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Jon Fitch: 'I'll trade some brain cells for some money'

All fighters make trade-offs between success and what it takes to achieve that success. Few are willing to talk about it so starkly. Jon Fitch, for example, is okay with the idea of trading brain cells for money.

"If we’re getting paid correctly, it shouldn’t matter," said Fitch on Monday’s edition of The MMA Hour. "We know the risk; we know what’s going to happen."

Fitch, 37, believes fighters should be allowed to fight and make money until they're slurred in speech or until they can't remember where they placed their car keys.

"It's my decision. If I want to do that, I should be allowed to do that," said Fitch. "I'll trade some brain cells for some money for my children so they don't have to work when they're older."

When asked about how long he plans on fighting for, Fitch expressed that there is "no end in sight" for his career. So for now, Fitch is scheduled to fight former UFC title challenger Yushin Okami at WSOF 24 on Oct. 17.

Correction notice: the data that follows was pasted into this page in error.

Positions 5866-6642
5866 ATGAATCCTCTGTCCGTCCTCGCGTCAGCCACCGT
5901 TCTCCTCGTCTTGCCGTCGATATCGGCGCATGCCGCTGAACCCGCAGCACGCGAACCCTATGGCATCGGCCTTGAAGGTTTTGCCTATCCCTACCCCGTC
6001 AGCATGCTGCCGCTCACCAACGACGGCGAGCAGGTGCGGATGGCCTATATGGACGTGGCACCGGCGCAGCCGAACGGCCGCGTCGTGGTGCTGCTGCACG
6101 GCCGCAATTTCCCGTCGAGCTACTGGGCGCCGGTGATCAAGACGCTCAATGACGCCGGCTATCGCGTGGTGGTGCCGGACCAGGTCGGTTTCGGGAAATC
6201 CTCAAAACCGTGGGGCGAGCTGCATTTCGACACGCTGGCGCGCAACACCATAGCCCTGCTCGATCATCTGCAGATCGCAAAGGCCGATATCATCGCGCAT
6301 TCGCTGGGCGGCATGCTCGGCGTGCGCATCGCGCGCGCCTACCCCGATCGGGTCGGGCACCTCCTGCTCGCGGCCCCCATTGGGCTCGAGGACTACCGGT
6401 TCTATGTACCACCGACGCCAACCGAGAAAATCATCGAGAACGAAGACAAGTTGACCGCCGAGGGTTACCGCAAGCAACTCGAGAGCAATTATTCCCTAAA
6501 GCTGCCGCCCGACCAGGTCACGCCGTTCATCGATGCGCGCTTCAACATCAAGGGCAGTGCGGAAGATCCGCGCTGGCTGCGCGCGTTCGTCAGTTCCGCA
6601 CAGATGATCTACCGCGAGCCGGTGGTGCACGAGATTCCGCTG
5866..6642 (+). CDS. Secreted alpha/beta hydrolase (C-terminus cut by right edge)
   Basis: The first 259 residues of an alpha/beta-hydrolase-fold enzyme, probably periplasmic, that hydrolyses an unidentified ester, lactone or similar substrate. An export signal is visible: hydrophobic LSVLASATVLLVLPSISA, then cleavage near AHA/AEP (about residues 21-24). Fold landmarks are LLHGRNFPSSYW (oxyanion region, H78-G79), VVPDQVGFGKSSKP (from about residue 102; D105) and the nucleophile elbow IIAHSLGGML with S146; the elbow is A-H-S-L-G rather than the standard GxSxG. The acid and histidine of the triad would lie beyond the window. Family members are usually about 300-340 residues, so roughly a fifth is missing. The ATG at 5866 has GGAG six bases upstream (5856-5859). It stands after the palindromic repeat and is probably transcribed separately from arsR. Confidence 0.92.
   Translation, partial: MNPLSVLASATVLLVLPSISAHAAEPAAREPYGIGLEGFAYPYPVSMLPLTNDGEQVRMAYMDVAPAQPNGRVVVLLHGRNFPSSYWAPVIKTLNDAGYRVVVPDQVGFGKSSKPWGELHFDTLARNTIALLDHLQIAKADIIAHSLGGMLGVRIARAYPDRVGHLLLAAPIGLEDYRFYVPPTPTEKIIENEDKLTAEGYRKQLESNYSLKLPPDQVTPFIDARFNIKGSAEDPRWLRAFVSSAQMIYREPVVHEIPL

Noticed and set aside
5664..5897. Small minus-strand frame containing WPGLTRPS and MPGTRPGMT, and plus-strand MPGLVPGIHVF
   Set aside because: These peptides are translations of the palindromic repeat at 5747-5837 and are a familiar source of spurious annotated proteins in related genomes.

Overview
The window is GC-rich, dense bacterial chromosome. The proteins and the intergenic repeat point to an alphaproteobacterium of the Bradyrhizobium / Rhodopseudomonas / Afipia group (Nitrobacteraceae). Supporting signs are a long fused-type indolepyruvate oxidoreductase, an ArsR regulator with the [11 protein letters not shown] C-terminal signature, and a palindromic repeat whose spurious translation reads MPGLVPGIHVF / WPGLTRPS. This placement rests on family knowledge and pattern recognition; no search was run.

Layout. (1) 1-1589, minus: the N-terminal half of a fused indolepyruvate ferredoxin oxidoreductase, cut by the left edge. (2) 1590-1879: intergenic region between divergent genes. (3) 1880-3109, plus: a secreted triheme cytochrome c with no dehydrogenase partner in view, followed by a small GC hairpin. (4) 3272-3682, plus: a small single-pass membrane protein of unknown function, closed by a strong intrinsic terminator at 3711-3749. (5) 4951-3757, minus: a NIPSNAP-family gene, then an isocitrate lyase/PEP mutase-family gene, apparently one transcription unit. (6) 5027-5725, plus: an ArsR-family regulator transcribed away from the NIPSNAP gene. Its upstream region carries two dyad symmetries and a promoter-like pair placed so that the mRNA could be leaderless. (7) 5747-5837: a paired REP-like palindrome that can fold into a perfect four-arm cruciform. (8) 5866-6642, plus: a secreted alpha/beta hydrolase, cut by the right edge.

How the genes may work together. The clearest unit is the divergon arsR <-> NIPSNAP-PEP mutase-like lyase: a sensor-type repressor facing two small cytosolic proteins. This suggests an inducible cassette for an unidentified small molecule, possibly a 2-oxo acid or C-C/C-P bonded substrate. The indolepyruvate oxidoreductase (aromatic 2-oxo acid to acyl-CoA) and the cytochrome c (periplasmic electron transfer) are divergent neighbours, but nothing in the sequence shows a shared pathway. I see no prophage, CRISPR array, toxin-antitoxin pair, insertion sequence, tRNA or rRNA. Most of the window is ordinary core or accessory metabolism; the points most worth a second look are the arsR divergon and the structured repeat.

This unforeseen matchup will take place in an unforeseen weight class. Once considered one of the strongest and biggest UFC middleweights, Okami will be making the drop to 170 pounds.

"I actually had thought that it was a possible fight on the horizon when he got released from the UFC," said Fitch.

Both Fitch and Okami currently find themselves in similar situations. Released by the UFC as top-10 contenders in 2013, Fitch has fought four times, picking up two decision victories and two submission losses, while Okami has picked up a submission win over Svetlozar Savov and a TKO loss to David Branch.

Having only fought twice since his UFC release, some believe the Japanese fighter has lost his charge, but Fitch is expecting the best Okami there is.

"I still think he’s tough," said Fitch. "He has had some knockouts and has taken some shots to the head more than I have, in the most recent part of his career, but he’s a durable guy and I think he’s just as powerful and dangerous as he has been."

With a 35-fight career that dates back to 2002, Fitch believes he has taken little damage, and he’s still having fun training and fighting.

"Like Phil Baroni always says, 'ride it till the wheels fall off,'" said Fitch.

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